75 at 75: J. Michael Lennon on Norman Mailer - 92Y, New York

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75 at 75: J. Michael Lennon on Norman Mailer

May 11, 1998

A special project for the Poetry Center’s 75th anniversary, 75 at 75 invites authors to listen to a recording from our archive and write a personal response. Here, J. Michael Lennon writes about a reading by Norman Mailer. Topics include Hillary Clinton and Jesus. It was recorded at 92Y on May 11, 1998.

Posted on Oct 17, 2013

Norman Mailer was 75 in May of 1998 and had just published a 1300-page retrospective anthology of his work, The Time of Our Time. The defining event of the collection is the Cold War, and Mailer could have read from any number of excerpts, fictional and nonfictional, that unfold under its huge shadow, but because the Monica Lewinsky scandal was then being hotly debated, and the impeachment of President Clinton looming, Mailer read first from two recently published pieces about Clinton. He concluded with his description of Jesus Christ entering Jerusalem and then driving the money changers from the Temple, taken from his 1997 novel The Gospel According to the Son, which is a re-telling of the New Testament in the voice of Jesus centuries or millennia after his death. The two themes that he hammers on in his prefatory remarks and interspersed comments are the arrogance of power and the plight of the poor.

Norris Church, Mailer’s wife, was from Arkansas, and through her Mailer had met Bill Clinton, visiting him in Washington and also corresponding with him and Hillary. He pressed them to make race relations and poverty the hallmarks of the administration, and offered to interview Clinton in Vanity Fair, an offer that was rejected. Mailer admired Clinton’s abilities and compared his star appeal with that of Ramses II, the charismatic and long-reigning pharaoh who displayed his rampant phallus to 300,000 of his subjects at a religious event in Thebes three thousand years ago (Ramses is a key figure in Mailer’s 1983 novel, Ancient Evenings). The Lewinsky scandal had become the “biggest soap opera in the land,” and the image most Americans had of Clinton in its wake was not of anything close to pharaonic, but rather of a man caught with his trousers down to his ankles.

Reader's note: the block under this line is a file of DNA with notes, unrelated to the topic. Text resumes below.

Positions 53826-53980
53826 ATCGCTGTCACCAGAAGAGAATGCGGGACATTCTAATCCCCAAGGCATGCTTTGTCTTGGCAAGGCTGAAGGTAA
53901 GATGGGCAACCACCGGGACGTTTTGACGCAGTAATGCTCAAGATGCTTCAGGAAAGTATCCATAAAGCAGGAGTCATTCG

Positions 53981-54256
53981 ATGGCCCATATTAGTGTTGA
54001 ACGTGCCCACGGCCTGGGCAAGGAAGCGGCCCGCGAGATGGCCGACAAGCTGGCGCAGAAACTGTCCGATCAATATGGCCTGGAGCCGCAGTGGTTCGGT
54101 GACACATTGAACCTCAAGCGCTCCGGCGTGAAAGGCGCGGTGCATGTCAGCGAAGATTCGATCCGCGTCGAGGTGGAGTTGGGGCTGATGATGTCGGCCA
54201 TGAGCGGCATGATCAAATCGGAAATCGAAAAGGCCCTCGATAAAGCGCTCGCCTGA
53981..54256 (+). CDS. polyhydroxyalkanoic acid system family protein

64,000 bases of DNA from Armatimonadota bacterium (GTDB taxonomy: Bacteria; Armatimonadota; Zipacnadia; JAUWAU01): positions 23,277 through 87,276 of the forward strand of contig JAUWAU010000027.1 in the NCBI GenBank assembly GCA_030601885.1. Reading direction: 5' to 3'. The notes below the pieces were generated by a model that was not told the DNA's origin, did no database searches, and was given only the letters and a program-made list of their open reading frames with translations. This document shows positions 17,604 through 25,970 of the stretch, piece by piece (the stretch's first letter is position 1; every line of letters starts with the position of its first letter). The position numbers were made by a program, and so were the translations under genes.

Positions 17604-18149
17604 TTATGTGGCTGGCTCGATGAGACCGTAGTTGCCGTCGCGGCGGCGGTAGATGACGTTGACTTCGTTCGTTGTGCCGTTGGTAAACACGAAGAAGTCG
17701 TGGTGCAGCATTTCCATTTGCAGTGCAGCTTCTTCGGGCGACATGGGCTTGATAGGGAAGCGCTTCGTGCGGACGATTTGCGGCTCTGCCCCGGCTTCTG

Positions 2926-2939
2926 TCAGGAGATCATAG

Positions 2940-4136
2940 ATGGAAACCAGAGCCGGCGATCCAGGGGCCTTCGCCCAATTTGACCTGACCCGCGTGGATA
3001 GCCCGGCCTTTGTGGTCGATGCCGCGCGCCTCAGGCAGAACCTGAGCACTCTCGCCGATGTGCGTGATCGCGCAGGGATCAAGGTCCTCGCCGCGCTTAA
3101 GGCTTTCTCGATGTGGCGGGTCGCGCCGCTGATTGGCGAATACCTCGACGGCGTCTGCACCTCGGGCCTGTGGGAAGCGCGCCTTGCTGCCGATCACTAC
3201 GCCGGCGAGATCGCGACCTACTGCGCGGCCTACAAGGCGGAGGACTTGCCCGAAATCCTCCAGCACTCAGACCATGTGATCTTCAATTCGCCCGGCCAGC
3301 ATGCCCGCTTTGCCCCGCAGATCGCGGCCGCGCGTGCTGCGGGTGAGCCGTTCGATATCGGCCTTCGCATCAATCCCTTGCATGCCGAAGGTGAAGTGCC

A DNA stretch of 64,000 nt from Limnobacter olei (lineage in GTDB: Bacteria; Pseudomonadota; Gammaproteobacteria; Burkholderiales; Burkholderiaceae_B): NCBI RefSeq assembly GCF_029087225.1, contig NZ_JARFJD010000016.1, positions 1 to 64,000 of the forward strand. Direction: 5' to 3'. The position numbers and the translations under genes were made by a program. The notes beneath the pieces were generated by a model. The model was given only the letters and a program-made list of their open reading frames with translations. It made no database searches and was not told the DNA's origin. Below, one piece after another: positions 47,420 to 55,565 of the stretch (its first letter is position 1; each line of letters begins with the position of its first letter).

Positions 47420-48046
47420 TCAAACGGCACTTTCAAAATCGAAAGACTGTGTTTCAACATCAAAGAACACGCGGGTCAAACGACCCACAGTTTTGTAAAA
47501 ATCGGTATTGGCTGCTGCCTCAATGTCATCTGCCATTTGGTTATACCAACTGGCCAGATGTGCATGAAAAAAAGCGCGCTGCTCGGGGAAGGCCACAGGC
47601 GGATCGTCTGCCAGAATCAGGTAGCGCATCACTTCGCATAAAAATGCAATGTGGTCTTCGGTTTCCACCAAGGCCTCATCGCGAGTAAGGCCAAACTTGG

In his State of the Union speech in January 1998, Clinton spoke as if Monica Lewinsky never existed, and he gave a flawless performance, at least by elocutionary standards. What it lacked, according to Mailer, was any real programmatic meat. “Gilt-edged tokenism,” he said. Mailer believed Clinton could have been a great president, but he abandoned health-care reform and ended welfare and completed “the program of Reaganism” by sanctioning huge corporate profits. Any chance Clinton had of being compared to JFK, whose memory Mailer revered, was dashed by 1) the scandal; 2) his propensity to propose only a “cosmeticious catalogue” of small programs; and 3) the fact that he had “no vision of the world larger than himself.” He found Clinton’s vanity insufferable.

He felt differently about Hillary and once said that she was the smartest woman he had ever met. He admired her defense of her man and the “vast and huge desire for power on her brow.” Mailer predicted that she would be elected president in 2004 or 2008 and would become a “legend in America.” Just before he died in 2007, Mailer sent both Hillary Clinton and Barack Obama campaign contributions.